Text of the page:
Mobile Attacks Top the List of 2013 Security Threats
For years, information security experts have predicted a spike in mobile malware. Will 2013 be the year of mobile attacks? And what other security threats are on the horizon?
Wed, January 09, 2013
CIO — Last year, the tech world saw a large number of high-profile attacks and data breaches, and security experts say threats will evolve and escalate in the coming year. BYOD, cloud and advanced persistent threats (APTs) remain top of mind for many, and experts agree that those threats will continue to play a significant role in the threat landscape in 2013. But will this finally be the year that mobile malware leaves its mark? What other new threats lay on the horizon?
For years, security experts have predicted the rise of mobile malware, and this year is no exception. Many experts expect mobile threats to escalate in 2013.
"We will see the first major malware on a mobile platform," says Seth Goldhammer, director of product management at LogRhythm, provider of a security information and event management (SIEM) IT platform. "There has already been malware that has made it into the Android Play Store and even Apple's App Store. Given that the large majority of mobile devices run without any type of malware detection, it is inevitable that we are prone for a major, disruptive malware possibly posing as an update for a popular application."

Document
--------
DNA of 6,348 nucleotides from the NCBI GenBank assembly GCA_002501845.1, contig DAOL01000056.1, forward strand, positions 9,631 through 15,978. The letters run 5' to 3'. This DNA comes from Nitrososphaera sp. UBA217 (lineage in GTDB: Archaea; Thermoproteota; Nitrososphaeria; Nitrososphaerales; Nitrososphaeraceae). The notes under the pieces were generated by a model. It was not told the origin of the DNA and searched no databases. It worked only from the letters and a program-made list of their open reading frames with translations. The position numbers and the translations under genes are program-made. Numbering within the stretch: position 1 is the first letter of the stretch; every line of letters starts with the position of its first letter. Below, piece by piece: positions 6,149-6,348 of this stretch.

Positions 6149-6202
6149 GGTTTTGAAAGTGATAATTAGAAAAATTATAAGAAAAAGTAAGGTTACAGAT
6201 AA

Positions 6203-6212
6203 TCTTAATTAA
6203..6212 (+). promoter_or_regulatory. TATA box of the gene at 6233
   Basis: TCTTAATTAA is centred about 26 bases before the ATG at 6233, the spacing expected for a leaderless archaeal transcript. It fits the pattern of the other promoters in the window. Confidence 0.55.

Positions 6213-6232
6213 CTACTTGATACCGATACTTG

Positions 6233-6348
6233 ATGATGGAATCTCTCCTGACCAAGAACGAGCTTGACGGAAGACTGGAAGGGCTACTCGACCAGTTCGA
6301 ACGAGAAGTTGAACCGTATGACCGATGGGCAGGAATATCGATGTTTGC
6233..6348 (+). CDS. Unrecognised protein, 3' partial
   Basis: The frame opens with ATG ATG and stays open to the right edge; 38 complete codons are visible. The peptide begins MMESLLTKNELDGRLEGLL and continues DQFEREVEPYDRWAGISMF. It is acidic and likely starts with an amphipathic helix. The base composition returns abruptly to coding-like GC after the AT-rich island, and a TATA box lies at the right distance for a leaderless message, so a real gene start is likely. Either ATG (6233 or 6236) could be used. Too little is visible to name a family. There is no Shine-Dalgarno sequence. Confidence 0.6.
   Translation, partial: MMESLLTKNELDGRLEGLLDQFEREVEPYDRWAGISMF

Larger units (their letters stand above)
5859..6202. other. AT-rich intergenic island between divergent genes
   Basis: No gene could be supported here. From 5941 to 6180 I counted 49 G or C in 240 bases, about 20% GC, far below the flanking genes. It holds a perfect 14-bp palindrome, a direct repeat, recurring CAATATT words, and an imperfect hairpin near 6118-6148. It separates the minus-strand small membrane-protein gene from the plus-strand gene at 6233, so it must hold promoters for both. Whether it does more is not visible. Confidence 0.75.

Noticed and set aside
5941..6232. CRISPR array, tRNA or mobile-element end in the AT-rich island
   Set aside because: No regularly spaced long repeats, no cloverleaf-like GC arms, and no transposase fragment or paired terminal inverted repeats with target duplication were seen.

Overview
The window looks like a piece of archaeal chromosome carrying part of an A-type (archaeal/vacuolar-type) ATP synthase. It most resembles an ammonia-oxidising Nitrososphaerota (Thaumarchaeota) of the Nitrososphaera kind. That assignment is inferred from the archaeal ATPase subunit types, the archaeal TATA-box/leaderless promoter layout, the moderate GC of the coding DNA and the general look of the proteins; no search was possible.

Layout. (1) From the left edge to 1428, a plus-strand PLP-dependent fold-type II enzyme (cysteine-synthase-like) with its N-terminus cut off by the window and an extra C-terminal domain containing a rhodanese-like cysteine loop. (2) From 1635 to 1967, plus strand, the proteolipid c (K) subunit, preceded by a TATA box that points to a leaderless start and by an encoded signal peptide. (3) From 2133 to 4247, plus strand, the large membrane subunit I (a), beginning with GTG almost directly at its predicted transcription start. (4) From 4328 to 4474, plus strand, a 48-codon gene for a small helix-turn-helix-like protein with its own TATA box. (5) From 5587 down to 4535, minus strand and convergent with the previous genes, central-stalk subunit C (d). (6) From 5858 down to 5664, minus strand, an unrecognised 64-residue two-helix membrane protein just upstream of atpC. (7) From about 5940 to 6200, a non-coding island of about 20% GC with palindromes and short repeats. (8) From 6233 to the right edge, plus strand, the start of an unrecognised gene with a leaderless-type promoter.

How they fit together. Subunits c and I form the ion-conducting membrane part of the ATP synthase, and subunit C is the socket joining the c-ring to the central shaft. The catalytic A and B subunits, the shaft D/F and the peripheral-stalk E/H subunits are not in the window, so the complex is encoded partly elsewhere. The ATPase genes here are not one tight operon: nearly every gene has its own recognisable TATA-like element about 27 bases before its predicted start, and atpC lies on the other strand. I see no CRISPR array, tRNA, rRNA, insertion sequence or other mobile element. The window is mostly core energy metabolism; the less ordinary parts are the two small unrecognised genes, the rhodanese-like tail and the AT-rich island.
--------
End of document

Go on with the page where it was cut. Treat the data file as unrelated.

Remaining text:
"The BYOD phenomenon--that tablets and smart phones outpace laptops in sales--means it is very likely these devices are participating on corporate networks even though IT may have put up safety guards to prevent their use," Goldhammer adds.
"For enterprises, this means that IT needs greater visibility into how these devices are interacting with the environment and the specific behavior of these devices to recognize when communications alter," Goldhammer says. "A significant deviation in communication patterns may reflect malware spread. If these devices are participating inside the corporate network, this could prove to be very disruptive, not only due to the increase in network activity but malware moving from mobile to standard operating systems."
The popular Android mobile operating system, with its open ecosystem, may prove an especially attractive target to cybercriminals. Trend Micro predicts that the number of malicious and high-risk Android apps will increase three-fold from about 350,000 in 2012 to more than 1 million in 2013, broadly in line with the predicted growth of the OS itself.
"In terms of market share, Android may be on its way to dominating the mobile space the same way that Windows dominated the desktop/laptop arena," Trend Micro notes in its Security Threats to Business, the Digital Lifestyle and the Cloud: Trend Micro Predictions for 2013 and Beyond report. "Malicious and high-risk Android apps are becoming more sophisticated. An "arms race" between Android attackers and security providers is likely to occur in the coming year, much as one occurred a decade or more ago over Microsoft Windows."